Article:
In-person, virtual support groups now available to Navajo veterans

Navajo veterans can now access in-person and virtual peer support groups thanks to a partnership between Televeda and the Navajo Nation Veterans Administration.

The support groups take the form of talking circles, deeply rooted in the traditional practices of Indigenous people. While not a clinical intervention, talking circles are evidence-based and an effective way to combat social isolation in a community where mental health is stigmatized, experts say. 

Televeda was founded as a platform to combat social isolation in vulnerable communities. After a contract with the Department of Health and Human Services to bring broadband to rural communities, the organization decided to design a resource for Indigenous communities. It won a VA grant in early 2023 to build out the solution.

The new in-person discussion groups will be offered at various locations throughout the Navajo Nation. Those interested in the virtual offering can register for free through Televeda’s Hero’s Story Project, aimed specifically at veteran suicide prevention. Each talking circle, whether in-person or online, is led by a trauma-informed facilitator trained on a safety protocol, in case a participant expresses thoughts of self harm or suicide.

The virtual talking circles take place on a web-based application built on two years of research, according to Televeda co-founder Mayank Mishra. Televeda consulted with Indigenous community leaders and healers, as well as narrative therapists, to ensure the experience is built in a culturally competent way.

For instance, when a Native American introduces themselves in such a discussion format, it is common practice to say their name, tribe and their parents’ clan, Mishra explained. Televeda built such a capability into its app with the option to fill these elements out under each attendee’s name. 

“They’re immediately forming relationships… it’s a small thing, but I think that helps establish kinship within a room,” Mishra told Fierce Healthcare. There is also a virtual token that attendees can pass around to speak, as is custom.

Televeda is also offering virtual talking circles for women and LGBTQ+ individuals. Each discussion is capped at 10 people, and multiple sessions can run concurrently. The company’s near-term goal is to track how much engagement each group is getting and what each community’s unique needs are.

“We really don’t want to be—the expression is parachute droppers—because historically, that has been the case with all nonprofits,” Mishra said. “We are very particular about not being the case.”

Native Americans have historically joined the military at higher rates than other racial or ethnic groups. Yet they also die by suicide at a higher rate than any other racial or ethnic group. Among both groups—Native Americans and veterans—mental health is stigmatized.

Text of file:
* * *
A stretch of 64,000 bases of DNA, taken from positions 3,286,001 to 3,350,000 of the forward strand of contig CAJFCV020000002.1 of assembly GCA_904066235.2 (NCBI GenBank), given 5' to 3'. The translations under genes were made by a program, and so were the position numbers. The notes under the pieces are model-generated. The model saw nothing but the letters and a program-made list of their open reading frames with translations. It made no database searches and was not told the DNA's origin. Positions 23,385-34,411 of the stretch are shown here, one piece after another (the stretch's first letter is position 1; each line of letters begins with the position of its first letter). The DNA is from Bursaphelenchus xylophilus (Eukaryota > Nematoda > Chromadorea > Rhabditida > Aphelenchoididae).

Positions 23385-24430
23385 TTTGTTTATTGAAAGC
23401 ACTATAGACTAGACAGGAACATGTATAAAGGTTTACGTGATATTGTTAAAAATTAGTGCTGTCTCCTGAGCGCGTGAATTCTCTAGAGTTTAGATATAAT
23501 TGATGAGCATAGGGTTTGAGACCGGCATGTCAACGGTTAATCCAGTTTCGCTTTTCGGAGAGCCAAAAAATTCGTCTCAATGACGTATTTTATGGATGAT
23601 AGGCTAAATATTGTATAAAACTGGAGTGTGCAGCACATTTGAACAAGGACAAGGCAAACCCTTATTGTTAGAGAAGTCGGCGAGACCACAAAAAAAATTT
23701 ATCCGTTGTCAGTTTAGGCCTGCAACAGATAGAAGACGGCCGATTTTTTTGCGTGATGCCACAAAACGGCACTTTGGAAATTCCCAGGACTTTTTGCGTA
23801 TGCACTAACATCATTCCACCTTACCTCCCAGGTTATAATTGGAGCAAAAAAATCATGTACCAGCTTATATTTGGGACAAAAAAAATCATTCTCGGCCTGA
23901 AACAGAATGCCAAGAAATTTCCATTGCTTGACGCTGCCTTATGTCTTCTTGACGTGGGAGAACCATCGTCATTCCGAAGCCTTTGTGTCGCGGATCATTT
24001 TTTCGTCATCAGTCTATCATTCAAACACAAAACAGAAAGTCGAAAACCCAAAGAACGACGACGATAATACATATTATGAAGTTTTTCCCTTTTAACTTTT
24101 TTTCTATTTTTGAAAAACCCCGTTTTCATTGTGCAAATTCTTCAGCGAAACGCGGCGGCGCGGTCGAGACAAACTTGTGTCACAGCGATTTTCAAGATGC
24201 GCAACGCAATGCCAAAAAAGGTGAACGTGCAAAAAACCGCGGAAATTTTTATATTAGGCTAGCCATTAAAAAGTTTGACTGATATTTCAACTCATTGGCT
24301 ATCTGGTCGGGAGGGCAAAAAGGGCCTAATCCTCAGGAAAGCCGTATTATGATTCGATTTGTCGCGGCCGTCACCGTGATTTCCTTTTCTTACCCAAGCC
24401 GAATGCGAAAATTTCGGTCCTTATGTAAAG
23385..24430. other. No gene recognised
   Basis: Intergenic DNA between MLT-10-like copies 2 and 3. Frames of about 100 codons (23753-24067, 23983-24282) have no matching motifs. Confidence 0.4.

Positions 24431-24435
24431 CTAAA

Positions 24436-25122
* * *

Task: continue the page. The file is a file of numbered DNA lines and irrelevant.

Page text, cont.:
“Mental health is very rarely talked about. There is still a huge stigma,” Jordanna Saunders, a Navajo trauma therapist collaborating with Televeda to facilitate some of the support groups, told Fierce Healthcare. 

What’s more, resources on reservations like the Navajo Nation are slim. There are thousands of Navajos living in rural areas with no water and electricity, let alone healthcare providers, per Saunders. Her own small hometown on the Navajo Reservation in New Mexico sees years-long wait lists to see a mental health specialist. 

“‘There’s nothing here, there’s nothing here,’” Saunders regularly hears in sessions. “Even if the services aren't there right now, there still is a huge need.” 

Talking circles are a way to tackle community engagement and prevention upstream while combating social isolation and fostering connection. “We strive for it, we thrive from it—it’s something that is fundamental to who we are as communities,” Saunders said.

Saunders has helped to lead several Televeda in-person talking circles to date. The response has been strong, with participants driving up to three hours to attend and help spread the word. The virtual groups have also served as a powerful resource, particularly for those that can’t travel, with attendees tuning in even from outside the state of Arizona, per Saunders.

Mishra acknowledged that connectivity and digital equity remain areas of concern for the rural Navajo population. Televeda is working with the state of Arizona to explore device-lending programs to help individuals access the digital offering. Part of why the virtual talking circle app is device-agnostic is to keep it as accessible as possible.  

“The whole job here is about building trust and doing it slowly, so we wanted to make sure in a low-tech environment we have something that’s inclusive,” Mishra said.

Saunders is hearing from participants that they have never before had a support group offering like this. “I see my role is to facilitate that sacred space for them,” she said.